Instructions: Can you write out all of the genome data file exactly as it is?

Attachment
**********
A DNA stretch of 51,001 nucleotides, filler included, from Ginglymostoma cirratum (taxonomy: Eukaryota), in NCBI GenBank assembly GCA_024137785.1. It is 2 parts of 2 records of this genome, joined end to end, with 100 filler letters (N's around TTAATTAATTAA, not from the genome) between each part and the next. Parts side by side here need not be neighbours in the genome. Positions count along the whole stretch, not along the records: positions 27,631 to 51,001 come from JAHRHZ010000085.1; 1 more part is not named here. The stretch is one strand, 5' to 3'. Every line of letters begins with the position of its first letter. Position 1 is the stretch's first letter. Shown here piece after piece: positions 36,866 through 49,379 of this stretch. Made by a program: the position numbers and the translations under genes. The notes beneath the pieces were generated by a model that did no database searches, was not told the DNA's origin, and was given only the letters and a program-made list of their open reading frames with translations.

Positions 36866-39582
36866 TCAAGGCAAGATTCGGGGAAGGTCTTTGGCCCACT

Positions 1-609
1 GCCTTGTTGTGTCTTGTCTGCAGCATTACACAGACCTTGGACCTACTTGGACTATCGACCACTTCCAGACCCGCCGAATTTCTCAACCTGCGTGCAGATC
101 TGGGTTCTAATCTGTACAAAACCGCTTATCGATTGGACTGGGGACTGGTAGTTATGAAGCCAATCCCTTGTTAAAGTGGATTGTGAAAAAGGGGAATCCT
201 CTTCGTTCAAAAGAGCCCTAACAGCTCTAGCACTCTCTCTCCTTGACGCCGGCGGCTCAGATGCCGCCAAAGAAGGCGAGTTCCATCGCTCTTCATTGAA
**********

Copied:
A DNA stretch of 51,001 nucleotides, filler included, from Ginglymostoma cirratum (taxonomy: Eukaryota), in NCBI GenBank assembly GCA_024137785.1. It is 2 parts of 2 records of this genome, joined end to end, with 100 filler letters (N's around TTAATTAATTAA, not from the genome) between each part and the next. Parts side by side here need not be neighbours in the genome. Positions count along the whole stretch, not along the records: positions 27,631 to 51,001 come from JAHRHZ010000085.1; 1 more part is not named here. The stretch is one strand, 5' to 3'. Every line of letters begins with the position of its first letter. Position 1 is the stretch's first letter. Shown here piece after piece: positions 36,866 through 49,379 of this stretch. Made by a program: the position numbers and the translations under genes. The notes beneath the pieces were generated by a model that did no database searches, was not told the DNA's origin, and was given only the letters and a program-made list of their open reading frames with translations.

Positions 36866-39582
36866 TCAAGGCAAGATTCGGGGAAGGTCTTTGGCCCACT

Positions 1-609
1 GCCTTGTTGTGTCTTGTCTGCAGCATTACACAGACCTTGGACCTACTTGGACTATCGACCACTTCCAGACCCGCCGAATTTCTCAACCTGCGTGCAGATC
101 TGGGTTCTAATCTGTACAAAACCGCTTATCGATTGGACTGGGGACTGGTAGTTATGAAGCCAATCCCTTGTTAAAGTGGATTGTGAAAAAGGGGAATCCT
201 CTTCGTTCAAAAGAGCCCTAACAGCTCTAGCACTCTCTCTCCTTGACGCCGGCGGCTCAGATGCCGCCAAAGAAGGCGAGTTCCATCGCTCTTCATTGAA